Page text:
For more information, please check out the CWS Website and Flooding Update (31 Oct).

Gifts to ELCA International Disaster Response allow the church to respond globally in times of need. Donate now.

Pakistan: New UN Report “One Year On”

It has been almost one year to the day since what has been described by UN General Secretary as a “slow-motion tsunami” struck Pakistan. With heavy monsoon rains in mid-July 2010, bodies of water throughout the country began to overflow their banks leading to flooding that started in the north and wound its way southward causing a domino effect of floods lasting from July to September. In total an estimated 18 million people were affected by flooding, with 14 million needing humanitarian assistance.

As the work to help the Pakistani people rebuild their lives continues, this is a great resource to take stock of how things have progressed. I really appreciated the map explaining the progression of the flood as well as the timeline. Also of note are the amazing pictures that do more to tell the story than words sometimes can. Interspersed throughout you will find informative reports and heart-wrenching and -warming stories of those affected by the flooding and those who have dedicated themselves to the relief effort.

I recommend taking some time and giving the report, “Pakistan – One Year On“, a read.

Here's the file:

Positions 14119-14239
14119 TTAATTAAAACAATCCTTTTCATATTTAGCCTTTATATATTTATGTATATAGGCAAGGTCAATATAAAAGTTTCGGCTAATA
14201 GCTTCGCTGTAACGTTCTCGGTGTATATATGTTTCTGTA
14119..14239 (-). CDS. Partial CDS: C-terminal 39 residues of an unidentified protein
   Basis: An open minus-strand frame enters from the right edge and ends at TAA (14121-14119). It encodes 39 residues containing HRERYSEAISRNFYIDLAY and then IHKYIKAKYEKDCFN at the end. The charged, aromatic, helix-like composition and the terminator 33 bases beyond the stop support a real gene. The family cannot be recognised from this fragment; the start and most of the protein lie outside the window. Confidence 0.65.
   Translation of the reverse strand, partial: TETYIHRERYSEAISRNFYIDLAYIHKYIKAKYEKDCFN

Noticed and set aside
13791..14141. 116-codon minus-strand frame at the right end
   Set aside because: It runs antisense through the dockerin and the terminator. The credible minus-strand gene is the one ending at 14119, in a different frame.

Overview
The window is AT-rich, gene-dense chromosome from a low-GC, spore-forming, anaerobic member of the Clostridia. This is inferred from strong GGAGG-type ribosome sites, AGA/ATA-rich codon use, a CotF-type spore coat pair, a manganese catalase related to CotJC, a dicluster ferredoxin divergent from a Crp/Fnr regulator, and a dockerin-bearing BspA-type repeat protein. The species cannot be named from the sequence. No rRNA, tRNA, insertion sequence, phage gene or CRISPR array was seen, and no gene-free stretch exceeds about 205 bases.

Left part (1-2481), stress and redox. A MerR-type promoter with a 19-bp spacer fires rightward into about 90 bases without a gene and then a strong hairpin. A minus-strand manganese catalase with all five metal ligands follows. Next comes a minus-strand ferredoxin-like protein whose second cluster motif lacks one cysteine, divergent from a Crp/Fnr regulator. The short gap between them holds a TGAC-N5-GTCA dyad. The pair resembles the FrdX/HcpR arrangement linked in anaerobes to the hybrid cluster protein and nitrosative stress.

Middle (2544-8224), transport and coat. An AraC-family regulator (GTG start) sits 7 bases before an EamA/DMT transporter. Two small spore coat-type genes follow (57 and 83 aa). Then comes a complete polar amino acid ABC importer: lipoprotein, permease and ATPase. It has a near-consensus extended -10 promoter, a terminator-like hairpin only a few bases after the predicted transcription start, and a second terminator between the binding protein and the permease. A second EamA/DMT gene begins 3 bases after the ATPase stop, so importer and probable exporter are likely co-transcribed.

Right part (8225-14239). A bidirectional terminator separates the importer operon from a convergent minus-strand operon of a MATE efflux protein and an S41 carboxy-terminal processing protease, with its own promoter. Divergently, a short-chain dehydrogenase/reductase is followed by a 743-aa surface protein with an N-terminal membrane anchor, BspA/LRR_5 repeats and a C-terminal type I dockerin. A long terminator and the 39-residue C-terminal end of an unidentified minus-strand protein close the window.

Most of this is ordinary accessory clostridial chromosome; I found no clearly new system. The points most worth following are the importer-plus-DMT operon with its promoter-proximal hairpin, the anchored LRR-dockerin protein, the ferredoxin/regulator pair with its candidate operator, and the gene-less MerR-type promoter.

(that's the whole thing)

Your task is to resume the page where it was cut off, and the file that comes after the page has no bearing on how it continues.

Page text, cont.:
Gifts to ELCA International Disaster Response allow the church to respond globally in times of need. Donate now.

Pakistan Floods: Six Months Later

It was six months ago, at the end of July 2010, that the worst floods Pakistan has ever seen ravaged the country, leaving nearly 2,000 dead; 3,000 injured and millions without homes. The UN Office for the Coordination of Humanitarian Affairs (OCHA) states that over 20 million Pakistanis, around 10% of the population, have been affected. They report that there are still 170,000 internally displaced persons (IDPs) in camps, which does not even take into account the vast numbers of those who have returned to find their homes still under water and uninhabitable.

So the need is not over and we are reminded again that even after disasters leave the headlines they do not leave the lives of those affected. Thank God for those who continue to work after the cameras and reporters are gone. Thank God for those who plan with the foresight needed to meet the continuing needs of people after disasters strike. Please pray that God will continue to sustain both those whose lives have been affected by this flooding and those working on their behalf.

For more information read OCHA’s Humanitarian Community in Pakistan is Faced with New Challenges – Six Months into the Floods.

Earthquake in Pakistan

A 7.2 earthquake has hit a remote area of southwestern Pakistan. Today’s quake was centered in Baluchistan, Pakistan’s most sparsely populated area, according to the US Geological Service. The quake’s epicenter was centered in a remote area about 200 miles, or 320 kilometers, southwest of the Baluchistan capital of Quetta, the Associated Press reported. The quake was felt in several neighboring provinces and in major cities, including Karachi.  Police from Karachi report no damage or loss of life as of now.

The ELCA’s partner, CWS in Pakistan, has a long record of responding after earthquakes, including the 7.5-magnitude quake that hit Pakistan in 2005.  CWS will conduct assessments and prepare a response if needed.